Updated: March 10, 2021 10:56:00 pm
Since November 2020, when a monolith mysteriously appeared in Utah, USA, similar structures have popped up elsewhere across the world. On Wednesday morning, Mumbai woke up to find a monolith stationed inside Joggers’ Park in Bandra. The three-sided structure, made of polished stainless steel, was marked with geographical coordinates for notable national parks across the country like Ranthambore, Kaziranga and Gir.
In an email interview, the anonymous artist behind these monoliths in India, said, “The purpose of this monolith, just like the several that have cropped up around the world, is to spark a conversation about wildlife conservation.”
Since their appearance last year, the monoliths piqued people’s curiosity due to their abstract shape, unknown origin and connection to Stanley Kubrick’s film, 2001: A Space Odyssey.
The mystery monoliths have made appearances in France, Germany, Romania and Morocco, among other countries. In India, the monolith debuted in a park in Ahmedabad in December last year. According to the artist, a woman sculptor, the monoliths are reminders that it is essential to protect our natural habitat, adding that she chose Joggers’ Park in Mumbai for its “location and accessibility”.
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With focus on environment and wildlife conservation, could the sculpture have been a better fit at ecologically important places like Aarey Forest or Worli Koliwada, which have been affected by infrastructure projects? “Joggers Park was chosen because it has a great open space and is easily accessibile to the public,” the artist replied. She also said that the team at the park are “lovely people to work with” and encourage art, nature, and the environment.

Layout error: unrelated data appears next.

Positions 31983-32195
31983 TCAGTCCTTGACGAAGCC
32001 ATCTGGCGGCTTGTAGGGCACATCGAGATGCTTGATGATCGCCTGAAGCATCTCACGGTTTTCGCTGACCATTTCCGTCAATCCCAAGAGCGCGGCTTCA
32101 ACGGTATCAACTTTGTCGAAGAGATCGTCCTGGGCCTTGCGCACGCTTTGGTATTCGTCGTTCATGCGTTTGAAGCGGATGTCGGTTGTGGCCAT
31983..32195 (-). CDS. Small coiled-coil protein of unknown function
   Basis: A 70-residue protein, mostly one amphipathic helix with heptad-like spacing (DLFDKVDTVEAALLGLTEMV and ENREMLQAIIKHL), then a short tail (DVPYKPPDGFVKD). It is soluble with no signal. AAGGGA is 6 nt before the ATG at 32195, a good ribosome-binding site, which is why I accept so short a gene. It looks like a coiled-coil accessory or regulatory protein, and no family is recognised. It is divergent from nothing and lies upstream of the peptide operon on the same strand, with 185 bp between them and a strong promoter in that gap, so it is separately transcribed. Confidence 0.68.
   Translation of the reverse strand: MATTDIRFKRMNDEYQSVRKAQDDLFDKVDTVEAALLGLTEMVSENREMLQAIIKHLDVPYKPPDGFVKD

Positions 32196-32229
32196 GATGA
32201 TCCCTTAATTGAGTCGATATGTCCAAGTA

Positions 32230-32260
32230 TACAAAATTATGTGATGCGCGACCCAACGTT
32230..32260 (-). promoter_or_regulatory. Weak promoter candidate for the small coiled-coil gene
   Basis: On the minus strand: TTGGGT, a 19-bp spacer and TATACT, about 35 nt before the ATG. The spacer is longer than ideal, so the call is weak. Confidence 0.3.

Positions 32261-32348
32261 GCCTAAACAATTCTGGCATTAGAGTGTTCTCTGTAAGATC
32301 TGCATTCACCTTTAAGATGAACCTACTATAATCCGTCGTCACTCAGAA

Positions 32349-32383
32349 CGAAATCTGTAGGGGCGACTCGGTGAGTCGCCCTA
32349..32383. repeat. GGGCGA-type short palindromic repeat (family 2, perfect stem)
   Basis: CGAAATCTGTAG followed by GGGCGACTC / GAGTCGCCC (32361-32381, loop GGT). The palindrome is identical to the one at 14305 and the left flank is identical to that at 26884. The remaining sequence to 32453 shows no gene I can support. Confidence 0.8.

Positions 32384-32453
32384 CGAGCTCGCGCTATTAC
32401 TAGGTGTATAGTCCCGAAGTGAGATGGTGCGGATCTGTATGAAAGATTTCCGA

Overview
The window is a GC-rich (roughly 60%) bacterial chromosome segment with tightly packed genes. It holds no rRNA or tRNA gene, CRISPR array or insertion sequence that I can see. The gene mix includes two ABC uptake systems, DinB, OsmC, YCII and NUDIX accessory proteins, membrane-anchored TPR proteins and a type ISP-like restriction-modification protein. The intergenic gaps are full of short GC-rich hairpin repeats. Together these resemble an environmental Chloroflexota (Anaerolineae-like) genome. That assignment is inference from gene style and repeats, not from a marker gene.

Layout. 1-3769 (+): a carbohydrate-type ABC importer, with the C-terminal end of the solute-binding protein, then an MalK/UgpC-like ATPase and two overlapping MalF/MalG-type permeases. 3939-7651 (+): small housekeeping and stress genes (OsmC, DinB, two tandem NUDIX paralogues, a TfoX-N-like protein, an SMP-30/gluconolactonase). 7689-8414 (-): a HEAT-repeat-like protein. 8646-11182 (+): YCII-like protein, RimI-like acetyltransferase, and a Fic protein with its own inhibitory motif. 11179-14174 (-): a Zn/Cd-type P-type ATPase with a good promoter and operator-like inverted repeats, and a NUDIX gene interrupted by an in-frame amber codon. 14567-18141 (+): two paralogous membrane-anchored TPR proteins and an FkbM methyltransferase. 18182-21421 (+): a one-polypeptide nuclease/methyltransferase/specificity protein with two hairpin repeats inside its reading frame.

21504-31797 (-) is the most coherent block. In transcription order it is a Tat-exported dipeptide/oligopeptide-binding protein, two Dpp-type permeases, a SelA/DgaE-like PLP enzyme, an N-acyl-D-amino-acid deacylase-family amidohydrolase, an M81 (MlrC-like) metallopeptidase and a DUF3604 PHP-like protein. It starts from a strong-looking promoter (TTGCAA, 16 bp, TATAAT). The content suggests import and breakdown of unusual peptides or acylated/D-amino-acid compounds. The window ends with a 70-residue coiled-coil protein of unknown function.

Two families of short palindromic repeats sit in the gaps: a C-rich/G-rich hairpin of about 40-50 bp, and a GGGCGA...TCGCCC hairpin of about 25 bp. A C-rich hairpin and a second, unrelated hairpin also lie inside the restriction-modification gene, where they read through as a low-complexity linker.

It is not known for how long the monolith will be parked in Mumbai or where it’s off to next. Bandra municipal councillor tweeted the appearance of the monolith, saying, “Don’t know how long it will be there but can’t wait to get a picture with it.”
The artist said she has to remain anonymous to keep the focus on the message of the monoliths. However, she clarified that she is “part of a global creative movement” and that “the beauty of the monolith series that have cropped up around the world is that they are not all by the same artists”.
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